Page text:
A **ratio **is used to compare two numbers. Ratios are useful for understanding how large one value is compared to another.

For example, suppose A = 40 and B = 10.

To calculate the ratio of A to B we can use the following two step process:

**Step 1**: Find the greatest common divisor (the largest integer that will divide each value)

- The largest value that will divide into both 40 and 10 is
**10**.

**Step 2**: Divide each value by the greatest common divisor and write the result as A:B.

- The ratio of 40 to 10 would be written as
**4:1**.

To calculate the ratio between any two numbers in Excel, we can use the following formula:

=A2/GCD(A2, B2)&":"&B2/GCD(A2, B2)

This particular formula calculates the ratio between the value in cell **A2** to the value in cell **B2**, using the **GCD** function in Excel to automatically find the greatest common divisor between the two values.

The following example shows how to use this function in practice.

**Example: Calculate Ratios in Excel**

Suppose we have the following two lists of values in Excel:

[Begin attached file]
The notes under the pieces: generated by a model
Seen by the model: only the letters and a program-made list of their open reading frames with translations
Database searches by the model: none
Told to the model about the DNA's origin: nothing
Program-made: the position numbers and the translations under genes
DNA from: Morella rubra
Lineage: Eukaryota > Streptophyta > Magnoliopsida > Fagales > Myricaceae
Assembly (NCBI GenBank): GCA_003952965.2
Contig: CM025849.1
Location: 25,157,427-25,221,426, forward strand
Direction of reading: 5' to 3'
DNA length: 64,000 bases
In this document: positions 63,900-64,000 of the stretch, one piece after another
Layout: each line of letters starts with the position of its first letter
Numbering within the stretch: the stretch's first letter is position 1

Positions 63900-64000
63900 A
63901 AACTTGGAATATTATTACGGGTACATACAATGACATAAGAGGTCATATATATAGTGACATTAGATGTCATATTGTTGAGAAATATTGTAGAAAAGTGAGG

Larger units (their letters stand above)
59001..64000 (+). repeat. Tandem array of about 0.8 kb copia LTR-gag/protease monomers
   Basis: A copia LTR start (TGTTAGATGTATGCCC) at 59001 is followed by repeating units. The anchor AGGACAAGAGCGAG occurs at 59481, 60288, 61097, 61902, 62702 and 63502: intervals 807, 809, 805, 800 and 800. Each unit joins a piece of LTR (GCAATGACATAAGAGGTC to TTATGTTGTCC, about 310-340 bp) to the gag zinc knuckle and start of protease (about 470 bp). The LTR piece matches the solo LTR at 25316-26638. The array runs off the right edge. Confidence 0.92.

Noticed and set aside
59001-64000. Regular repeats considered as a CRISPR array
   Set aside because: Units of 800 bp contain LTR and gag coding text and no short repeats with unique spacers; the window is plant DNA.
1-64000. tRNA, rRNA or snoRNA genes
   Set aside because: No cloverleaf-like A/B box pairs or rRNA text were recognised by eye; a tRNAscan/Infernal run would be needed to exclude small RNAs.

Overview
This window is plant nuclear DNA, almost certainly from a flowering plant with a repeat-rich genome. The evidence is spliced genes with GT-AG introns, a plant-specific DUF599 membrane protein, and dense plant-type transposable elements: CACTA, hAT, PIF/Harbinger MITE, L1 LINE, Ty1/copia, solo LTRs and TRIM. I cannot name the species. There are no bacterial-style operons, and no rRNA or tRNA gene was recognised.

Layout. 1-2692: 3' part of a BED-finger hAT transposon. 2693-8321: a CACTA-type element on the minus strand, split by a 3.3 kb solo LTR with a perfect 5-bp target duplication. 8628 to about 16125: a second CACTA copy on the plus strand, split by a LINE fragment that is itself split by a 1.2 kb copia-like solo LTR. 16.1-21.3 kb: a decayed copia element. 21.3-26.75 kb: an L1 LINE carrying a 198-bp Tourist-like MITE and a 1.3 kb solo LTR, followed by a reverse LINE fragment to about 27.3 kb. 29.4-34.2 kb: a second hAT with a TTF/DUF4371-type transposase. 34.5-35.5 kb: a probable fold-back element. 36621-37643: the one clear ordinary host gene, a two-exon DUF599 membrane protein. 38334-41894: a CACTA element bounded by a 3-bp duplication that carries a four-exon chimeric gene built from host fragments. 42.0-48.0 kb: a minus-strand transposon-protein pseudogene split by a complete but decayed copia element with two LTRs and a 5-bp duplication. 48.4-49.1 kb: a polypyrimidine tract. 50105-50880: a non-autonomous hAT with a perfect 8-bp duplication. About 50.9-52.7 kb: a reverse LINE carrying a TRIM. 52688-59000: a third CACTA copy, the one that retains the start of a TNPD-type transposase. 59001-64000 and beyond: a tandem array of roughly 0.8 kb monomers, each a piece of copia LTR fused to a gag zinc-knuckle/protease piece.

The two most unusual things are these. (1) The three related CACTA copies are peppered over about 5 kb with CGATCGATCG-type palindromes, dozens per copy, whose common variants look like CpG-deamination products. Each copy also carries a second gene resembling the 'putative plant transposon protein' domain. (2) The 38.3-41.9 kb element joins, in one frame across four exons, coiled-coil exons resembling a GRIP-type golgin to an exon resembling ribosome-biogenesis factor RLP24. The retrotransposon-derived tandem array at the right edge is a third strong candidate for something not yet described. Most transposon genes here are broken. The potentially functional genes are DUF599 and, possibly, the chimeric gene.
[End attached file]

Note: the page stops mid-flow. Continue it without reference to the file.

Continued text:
Suppose we would like to calculate the ratio of Value 1 to Value 2 in each row.

We can type the following formula into cell **C2**:

=A2/GCD(A2, B2)&":"&B2/GCD(A2, B2)

The following screenshot shows how to use this formula in practice:

It turns out that the greatest common divisor of 12 and 5 is 1. Thus, when we divide each value by 1 we’re simply left with a ratio of **12:5**.

We can copy and paste this formula in cell **C2** down to every remaining cell in column C to calculate the ratio for the two values in each row:

Here’s how to interpret the results:

- The ratio between 12 and 5 is
**12:5**. - The ratio between 40 and 10 is
**4:1**. - The ratio between 20 and 8 is
**5:2**.

And so on.

**Note**: You can find the complete documentation for the **GCD** function in Excel here.

**Additional Resources**

The following tutorials explain how to perform other common tasks in Excel:

Excel: How to Find Unique Values from Multiple Columns

Excel: How to Match Two Columns and Return a Third